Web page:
- I included the simplest soy sauce + sugar sauce to lightly spoon over fish, if desired. I’ve also see vinegar added to this, but I like to keep things simple. Sometimes I even omit this last topping.
RECIPE: Whole Steamed Ginger + Scallion Fish
1 whole white fish, gutted and descaled (like sea bass, tilapia, red snapper, or pompano)
~3tbsp salt, to sprinkle on both sides of the fish
3 tbsp shaoxing cooking wine
3 slices ginger to place on top of fish to steam
1/3 cup chopped cilantro for garnish
3 stalks green onion, green and white parts separated
3 thin slices fresh ginger, julienned
3 tbsp vegetable oil
1 thin slice ginger
2 tbsp light soy sauce
½ tsp sugar
Julienne white parts of scallion, about 2 inches from base of scallion. Place julienned ginger, julienned white scallion, and cilantro into ice cold water to keep it fresh. Smash remaining green parts of the scallion with a cleaver and place across the steaming plate. This becomes a bed for the fish.
Prepare a steamer. Alternatively, use a wok by filling it with a few inches of water and placing a rack or bowl to keep your plate elevated.
Make sure fish is gutted and descaled. Pat thoroughly dry with a paper towel. Use a sharp knife to incise about 3-4 diagonal bone-deep slits along both sides of the fish, about 1.5” apart.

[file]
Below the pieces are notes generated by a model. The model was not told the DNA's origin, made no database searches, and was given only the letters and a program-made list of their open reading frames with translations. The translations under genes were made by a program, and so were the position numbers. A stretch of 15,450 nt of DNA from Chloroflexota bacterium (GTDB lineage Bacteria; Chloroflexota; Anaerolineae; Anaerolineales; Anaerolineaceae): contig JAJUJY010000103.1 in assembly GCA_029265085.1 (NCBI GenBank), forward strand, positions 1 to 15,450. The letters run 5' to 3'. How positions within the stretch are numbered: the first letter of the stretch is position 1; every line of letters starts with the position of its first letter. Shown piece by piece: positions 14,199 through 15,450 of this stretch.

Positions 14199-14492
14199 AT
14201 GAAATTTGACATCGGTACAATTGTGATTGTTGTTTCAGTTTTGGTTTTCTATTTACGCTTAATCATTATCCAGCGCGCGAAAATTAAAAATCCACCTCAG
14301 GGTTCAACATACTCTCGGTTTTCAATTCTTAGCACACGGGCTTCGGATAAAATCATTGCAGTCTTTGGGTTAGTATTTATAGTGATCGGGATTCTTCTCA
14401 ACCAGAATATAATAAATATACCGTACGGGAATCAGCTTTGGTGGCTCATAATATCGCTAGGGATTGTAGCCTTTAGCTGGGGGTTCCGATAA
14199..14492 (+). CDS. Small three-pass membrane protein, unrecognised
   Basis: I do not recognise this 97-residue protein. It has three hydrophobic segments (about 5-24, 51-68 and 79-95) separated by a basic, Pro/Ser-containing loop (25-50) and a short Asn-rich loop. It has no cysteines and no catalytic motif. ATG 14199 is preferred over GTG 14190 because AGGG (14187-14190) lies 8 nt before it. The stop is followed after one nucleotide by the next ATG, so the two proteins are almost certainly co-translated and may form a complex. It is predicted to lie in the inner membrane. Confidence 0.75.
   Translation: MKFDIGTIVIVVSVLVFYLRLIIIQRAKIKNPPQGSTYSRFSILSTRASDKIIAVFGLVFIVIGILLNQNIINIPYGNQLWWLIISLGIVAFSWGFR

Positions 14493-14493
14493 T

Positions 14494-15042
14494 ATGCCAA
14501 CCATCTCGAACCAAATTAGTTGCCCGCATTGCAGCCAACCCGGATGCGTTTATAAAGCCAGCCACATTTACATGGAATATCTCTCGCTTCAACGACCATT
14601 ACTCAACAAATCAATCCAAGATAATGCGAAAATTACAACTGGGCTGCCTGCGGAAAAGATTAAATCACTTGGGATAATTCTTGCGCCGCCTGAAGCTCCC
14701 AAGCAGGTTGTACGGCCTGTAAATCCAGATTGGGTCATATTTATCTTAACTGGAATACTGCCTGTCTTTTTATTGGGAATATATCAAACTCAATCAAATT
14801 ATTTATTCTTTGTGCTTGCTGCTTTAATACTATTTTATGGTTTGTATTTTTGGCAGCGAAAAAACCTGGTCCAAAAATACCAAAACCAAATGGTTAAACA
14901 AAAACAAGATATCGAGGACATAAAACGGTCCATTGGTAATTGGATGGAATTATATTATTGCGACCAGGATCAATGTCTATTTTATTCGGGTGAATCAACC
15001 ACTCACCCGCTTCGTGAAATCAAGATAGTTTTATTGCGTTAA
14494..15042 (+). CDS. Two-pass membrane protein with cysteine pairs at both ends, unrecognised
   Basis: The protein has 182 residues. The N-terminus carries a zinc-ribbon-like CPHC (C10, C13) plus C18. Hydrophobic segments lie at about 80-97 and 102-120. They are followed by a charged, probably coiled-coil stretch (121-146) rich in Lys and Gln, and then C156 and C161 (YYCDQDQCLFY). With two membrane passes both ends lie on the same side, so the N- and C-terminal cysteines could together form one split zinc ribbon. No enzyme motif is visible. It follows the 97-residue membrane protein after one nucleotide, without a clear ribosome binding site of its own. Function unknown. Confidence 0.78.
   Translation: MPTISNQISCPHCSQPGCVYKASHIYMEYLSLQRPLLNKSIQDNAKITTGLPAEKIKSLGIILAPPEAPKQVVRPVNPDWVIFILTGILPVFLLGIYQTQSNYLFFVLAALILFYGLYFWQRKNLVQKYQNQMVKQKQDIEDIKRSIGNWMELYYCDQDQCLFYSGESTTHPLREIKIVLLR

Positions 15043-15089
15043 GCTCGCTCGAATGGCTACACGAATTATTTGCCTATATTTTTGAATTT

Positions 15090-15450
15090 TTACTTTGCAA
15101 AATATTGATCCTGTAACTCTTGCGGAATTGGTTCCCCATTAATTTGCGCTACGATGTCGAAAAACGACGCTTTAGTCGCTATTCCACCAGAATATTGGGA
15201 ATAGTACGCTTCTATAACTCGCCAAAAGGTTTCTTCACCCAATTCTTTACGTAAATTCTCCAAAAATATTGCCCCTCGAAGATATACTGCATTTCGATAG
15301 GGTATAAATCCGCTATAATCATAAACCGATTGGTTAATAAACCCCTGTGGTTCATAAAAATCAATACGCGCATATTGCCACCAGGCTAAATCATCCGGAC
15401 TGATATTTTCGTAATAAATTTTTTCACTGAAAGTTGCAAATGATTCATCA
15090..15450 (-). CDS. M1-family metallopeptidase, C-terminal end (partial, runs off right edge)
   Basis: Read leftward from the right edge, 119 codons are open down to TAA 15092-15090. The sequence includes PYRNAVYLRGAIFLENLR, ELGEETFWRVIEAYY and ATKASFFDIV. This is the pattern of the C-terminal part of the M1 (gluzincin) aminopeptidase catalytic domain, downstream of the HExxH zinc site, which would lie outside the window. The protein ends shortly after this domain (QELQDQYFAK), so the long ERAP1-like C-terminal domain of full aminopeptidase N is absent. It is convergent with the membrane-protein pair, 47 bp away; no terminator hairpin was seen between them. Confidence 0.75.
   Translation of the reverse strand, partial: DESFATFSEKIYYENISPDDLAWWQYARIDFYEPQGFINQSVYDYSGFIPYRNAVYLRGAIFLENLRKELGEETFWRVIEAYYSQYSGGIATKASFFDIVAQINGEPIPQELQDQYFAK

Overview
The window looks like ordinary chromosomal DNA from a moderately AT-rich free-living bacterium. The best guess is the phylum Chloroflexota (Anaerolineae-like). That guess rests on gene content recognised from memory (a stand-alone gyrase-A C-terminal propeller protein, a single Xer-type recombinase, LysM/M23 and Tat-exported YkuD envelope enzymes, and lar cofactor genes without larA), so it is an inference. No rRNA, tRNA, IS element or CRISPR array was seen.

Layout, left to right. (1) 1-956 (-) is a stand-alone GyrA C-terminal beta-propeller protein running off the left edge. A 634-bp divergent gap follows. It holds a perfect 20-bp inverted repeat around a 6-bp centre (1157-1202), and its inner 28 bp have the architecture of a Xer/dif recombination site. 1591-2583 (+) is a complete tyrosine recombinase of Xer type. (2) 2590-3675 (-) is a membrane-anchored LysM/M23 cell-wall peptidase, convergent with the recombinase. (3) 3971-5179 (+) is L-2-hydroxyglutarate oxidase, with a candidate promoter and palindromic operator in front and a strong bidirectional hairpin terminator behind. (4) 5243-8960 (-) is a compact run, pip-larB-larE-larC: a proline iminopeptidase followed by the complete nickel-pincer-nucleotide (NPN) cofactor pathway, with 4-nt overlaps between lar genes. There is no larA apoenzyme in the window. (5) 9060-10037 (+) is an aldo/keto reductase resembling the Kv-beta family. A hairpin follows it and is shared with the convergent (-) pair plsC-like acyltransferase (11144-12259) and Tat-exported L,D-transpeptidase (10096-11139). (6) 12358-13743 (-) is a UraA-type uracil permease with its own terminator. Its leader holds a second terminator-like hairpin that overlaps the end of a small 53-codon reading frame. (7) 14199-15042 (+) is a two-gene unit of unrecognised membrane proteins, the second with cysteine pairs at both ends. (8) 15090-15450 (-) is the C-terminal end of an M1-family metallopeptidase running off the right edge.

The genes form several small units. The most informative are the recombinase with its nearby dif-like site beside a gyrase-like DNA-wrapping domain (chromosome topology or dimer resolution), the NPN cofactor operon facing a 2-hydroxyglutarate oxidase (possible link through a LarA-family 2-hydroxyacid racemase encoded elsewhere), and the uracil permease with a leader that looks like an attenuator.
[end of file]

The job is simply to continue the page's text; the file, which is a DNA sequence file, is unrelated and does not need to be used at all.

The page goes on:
Brush shaoxing wine over both sides of the fish, making sure to reach inside the diagonal slits and inside the fish. Sprinkle both sides generously with salt, including inside the slits. Let sit for 30-60 minutes.
Place fish on top of the bed of green scallions. Insert a thin slice of ginger into each slit of the fish.
Place plate inside steamer. Cover with a lid and steam for 10 minutes. Turn off heat and let sit, covered for another 3 minutes. Check if meat inside the slits are done – meat should be opaque down to the bone, but the bone will be translucent.
Remove from steamer. Drain excess water from steaming. Remove cooked green onion stalks and ginger.
Top with fresh cilantro, ginger, and thinly sliced green onion strips.
Heat up 3 tablespoons of oil in a small saucepan with 1 slice of ginger. When ginger beings to sizzle, remove from heat. Pour over fish. It will sizzle as it hits fish.
Whisk soy sauce with sugar. Spoon over fish or serve on the side for dipping.